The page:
Through baptism all your sins are forgiven!

Weeks ago, I watched the LDS chick flick, “anxiously engaged, A Piccadilly Romance.”  My wife and I have been to London, England.  So I was curious.

The one topic presently prominent in my thoughts is the pop LDS doctrine on baptism, especially after the comment the main character, Carson, excitedly exclaims to a humorous messed-up dude in a jail cell.

The LDS blog, ‘By Common Consent’, explores the topic of baptism, unrelated to the film but pertinent to my questions.  

Today, Eric over at ‘A Motley Vision’, provides for me, a Mormon Cinema critic, his own in-depth analysis of the movie.  I appreciate the info.  I had no idea of the LDS connection in the title of the film.  In the future, I will be looking for more of Eric’s reviews and encouraging LDS to do the same.

But I am still confused about pop LDS doctrine on baptism . . .

7 comments

  1. As far as I understand, any sins you’ve committed up to that point, you are forgiven of, yes. And any sins you committ after that point you are held responsible for – meaning it’s your responsibility to go through the repentence/forgiveness process. Then there is the addition of Confirmation and the Holy Ghost also…….

  2. Yes, the baptismal ordinance itself is popularly seen as a literal forgiveness of sins and reconciliation to God. This ordinance is “renewed” each week by taking the sacarmental emblems at Sunday services.

  3. I would say that baptism is a no more the source of forgiveness than the bread and water is literally the body and blood of Christ. Both are symbois, and the ordinances have meaning because they are commanded of God and through them we demonstrate our desire to obey – and indeed are able to obey perfectly within the form. Without a broken heart, a contrite spirit, and faith itself, the form is utterly meaningless. With such, it is beautiful and powerful, even unto salvation, for the ordinances mark the gateway to a full(er) relationship with Christ, which is (or leads to, depending on your perspective,) salvation.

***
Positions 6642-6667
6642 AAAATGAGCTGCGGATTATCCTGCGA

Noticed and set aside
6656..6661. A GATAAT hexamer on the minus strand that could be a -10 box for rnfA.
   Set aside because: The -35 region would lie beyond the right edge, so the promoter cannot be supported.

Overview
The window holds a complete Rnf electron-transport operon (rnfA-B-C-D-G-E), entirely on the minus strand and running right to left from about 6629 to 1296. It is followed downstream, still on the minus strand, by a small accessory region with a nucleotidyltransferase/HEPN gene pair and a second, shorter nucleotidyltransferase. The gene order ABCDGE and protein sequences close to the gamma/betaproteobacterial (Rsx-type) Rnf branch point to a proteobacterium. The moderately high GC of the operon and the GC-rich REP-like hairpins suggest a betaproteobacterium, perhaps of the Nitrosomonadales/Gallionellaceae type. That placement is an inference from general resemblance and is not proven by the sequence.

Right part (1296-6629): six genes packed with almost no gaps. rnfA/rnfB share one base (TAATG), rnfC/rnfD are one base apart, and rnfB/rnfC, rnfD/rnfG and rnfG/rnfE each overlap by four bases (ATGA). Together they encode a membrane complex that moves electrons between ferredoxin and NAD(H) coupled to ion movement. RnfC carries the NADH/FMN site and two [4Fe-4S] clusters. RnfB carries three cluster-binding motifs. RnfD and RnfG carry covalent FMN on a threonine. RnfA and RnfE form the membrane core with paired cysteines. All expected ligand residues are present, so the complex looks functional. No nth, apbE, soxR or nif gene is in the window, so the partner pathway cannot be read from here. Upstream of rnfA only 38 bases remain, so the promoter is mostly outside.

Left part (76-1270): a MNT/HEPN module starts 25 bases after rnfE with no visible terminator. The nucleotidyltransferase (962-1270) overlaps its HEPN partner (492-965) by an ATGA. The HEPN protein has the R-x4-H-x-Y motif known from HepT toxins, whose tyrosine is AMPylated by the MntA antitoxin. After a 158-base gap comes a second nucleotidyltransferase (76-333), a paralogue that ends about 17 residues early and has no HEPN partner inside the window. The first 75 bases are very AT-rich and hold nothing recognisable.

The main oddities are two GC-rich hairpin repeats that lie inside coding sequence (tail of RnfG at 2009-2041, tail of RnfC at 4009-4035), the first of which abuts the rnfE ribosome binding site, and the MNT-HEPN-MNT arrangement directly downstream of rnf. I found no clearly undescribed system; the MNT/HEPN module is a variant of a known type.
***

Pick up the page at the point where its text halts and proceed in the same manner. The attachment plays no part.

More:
4. I agree with Mahana. Most LDS literature indicates that it is not the actual baptism that brings a remittance of sin, but the atonement of Christ. Along with a broken heart and a contrite spirit must come change of past behavior and obedience to the laws of God in the future. The remission of sin is conditional, it is based upon the person being baptized following through on their promise to live according to God’s commandments. After these things have happened comes the “baptism by fire with the Holy Ghost” that indicates that one has received a remission of their sins.

    I’m not sure what would be considered “pop” LDS doctrine…

  5. the “gateway” . . . “obedience to the laws of God in the future” . . . “baptism by fire with the Holy Ghost” . . . so when a previous Mormon gets baptized in an evangelical church, this is a huge thing. All of his or her family members and pretty much 80% of the neighborhood think that the individual is closing the door to a fuller salvation.

    Do LDS consider water baptism as the symbol of a union with Christ? And if Jesus “baptizeth with the Holy Ghost” (John 1:33), why does this come later after a water baptism?

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